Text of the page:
Adaptation of bifidobacteria to the gastrointestinal tract and functional consequences

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Members of the genus Bifidobacterium are considered to be important constituents of the microbiota of animals, from insects to mammals. They are gut commensals extensively used by the food industry as probiotic microorganisms, since some strains have been shown to have specific beneficial effects. However, the molecular processes underlying their functional capacities to promote a healthy status in the host, as well as those involved in survival, colonization and persistence of bifidobacteria in the gut, are far from being completely understood.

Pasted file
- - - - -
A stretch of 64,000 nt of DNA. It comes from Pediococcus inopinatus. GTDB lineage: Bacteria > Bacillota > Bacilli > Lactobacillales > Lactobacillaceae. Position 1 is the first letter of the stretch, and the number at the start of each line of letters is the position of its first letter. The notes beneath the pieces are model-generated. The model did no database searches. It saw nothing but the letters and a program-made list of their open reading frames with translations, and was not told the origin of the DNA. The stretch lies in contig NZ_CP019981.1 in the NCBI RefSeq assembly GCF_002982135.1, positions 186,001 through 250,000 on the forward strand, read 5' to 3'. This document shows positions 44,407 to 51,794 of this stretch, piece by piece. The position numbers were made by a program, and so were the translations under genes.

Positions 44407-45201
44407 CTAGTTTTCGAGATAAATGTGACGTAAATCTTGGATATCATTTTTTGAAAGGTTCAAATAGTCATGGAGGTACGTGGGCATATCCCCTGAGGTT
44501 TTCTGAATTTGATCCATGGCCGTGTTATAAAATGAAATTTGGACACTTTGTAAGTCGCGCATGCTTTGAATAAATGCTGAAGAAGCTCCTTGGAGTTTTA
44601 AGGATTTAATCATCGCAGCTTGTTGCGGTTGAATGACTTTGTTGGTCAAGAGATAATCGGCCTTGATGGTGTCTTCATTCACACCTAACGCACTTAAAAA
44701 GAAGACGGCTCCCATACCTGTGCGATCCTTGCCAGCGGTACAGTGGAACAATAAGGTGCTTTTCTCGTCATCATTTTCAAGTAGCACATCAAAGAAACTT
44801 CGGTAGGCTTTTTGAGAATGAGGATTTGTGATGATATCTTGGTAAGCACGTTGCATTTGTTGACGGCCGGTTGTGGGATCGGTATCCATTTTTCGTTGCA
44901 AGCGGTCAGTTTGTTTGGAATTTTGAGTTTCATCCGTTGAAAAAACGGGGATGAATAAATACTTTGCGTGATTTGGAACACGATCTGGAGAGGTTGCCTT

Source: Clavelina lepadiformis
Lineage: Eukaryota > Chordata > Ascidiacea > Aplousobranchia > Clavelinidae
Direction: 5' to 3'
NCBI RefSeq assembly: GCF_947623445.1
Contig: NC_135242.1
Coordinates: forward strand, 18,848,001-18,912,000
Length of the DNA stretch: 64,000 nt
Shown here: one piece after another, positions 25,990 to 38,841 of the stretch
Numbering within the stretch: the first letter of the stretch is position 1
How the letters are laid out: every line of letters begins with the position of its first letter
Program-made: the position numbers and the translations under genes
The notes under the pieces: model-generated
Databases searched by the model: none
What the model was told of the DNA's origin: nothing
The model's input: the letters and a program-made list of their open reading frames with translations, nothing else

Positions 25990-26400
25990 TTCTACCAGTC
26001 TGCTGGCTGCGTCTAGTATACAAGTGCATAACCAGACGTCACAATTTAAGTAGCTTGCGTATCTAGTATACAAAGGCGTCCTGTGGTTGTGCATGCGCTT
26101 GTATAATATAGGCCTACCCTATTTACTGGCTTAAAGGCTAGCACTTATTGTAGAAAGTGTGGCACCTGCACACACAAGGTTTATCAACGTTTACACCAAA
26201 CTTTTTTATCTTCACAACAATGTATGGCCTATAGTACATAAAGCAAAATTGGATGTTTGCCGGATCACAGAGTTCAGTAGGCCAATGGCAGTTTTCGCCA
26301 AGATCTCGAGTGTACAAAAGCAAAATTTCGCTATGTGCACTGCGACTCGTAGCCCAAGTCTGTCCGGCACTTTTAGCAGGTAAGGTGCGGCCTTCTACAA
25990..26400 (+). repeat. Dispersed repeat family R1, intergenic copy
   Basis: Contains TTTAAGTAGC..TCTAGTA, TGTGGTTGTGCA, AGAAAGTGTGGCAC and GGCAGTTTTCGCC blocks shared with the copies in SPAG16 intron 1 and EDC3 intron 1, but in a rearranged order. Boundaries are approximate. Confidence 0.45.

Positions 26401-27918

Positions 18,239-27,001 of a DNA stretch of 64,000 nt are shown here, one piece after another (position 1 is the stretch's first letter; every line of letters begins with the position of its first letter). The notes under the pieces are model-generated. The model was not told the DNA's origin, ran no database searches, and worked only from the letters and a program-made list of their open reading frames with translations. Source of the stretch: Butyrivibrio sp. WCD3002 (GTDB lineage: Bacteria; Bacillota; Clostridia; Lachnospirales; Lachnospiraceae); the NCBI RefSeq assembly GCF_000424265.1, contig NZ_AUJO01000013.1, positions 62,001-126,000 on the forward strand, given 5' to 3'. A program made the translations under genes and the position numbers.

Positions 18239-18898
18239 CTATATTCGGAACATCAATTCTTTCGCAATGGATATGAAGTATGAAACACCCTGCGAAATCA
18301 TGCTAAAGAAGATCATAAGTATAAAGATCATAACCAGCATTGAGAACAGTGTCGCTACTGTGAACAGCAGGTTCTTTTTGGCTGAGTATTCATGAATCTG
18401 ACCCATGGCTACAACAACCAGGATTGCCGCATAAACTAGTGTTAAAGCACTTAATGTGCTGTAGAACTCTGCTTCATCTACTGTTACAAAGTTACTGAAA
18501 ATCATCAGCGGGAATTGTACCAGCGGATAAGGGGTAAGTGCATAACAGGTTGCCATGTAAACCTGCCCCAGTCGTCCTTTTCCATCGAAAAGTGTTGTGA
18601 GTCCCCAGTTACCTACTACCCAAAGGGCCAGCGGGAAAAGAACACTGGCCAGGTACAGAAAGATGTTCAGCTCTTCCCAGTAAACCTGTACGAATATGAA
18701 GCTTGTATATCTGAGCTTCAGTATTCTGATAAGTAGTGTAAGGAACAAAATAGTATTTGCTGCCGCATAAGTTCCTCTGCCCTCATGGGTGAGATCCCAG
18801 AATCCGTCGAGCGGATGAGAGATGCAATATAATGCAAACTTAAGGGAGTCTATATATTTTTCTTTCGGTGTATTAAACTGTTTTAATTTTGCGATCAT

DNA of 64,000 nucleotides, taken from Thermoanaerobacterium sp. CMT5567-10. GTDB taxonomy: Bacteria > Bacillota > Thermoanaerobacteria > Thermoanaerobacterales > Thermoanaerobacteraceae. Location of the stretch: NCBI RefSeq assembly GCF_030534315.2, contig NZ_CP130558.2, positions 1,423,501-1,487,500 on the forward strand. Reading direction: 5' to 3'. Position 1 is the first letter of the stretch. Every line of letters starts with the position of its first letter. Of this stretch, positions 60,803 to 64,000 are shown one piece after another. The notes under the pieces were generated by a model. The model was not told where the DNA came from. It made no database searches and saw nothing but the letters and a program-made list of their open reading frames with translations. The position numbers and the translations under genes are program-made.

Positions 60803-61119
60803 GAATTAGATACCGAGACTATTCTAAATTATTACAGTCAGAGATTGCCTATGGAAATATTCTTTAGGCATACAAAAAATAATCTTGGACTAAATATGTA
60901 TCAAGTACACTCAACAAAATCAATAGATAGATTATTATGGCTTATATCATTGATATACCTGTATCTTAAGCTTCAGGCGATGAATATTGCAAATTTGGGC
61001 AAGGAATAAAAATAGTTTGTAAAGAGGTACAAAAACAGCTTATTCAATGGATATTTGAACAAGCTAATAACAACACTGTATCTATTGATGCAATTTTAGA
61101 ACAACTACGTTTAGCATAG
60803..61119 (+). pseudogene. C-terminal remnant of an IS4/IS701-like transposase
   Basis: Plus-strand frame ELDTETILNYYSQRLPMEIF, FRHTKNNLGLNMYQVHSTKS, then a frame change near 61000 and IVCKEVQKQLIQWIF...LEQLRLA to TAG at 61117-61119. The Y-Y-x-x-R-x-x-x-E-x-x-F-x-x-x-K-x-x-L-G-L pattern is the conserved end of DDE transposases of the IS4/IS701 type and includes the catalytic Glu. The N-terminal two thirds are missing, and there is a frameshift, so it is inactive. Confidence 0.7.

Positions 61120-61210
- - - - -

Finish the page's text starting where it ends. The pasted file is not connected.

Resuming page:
This review summarizes the current knowledge on the mechanisms used by bifidobacteria to cope with gastrointestinal factors and to adapt to them, and discusses the advantages of the adaptive traits acquired by these microorganisms as a consequence of their interactions with the gastrointestinal tract environment, as well as the impact of such adaptations in the functional characteristics of bifidobacteria.

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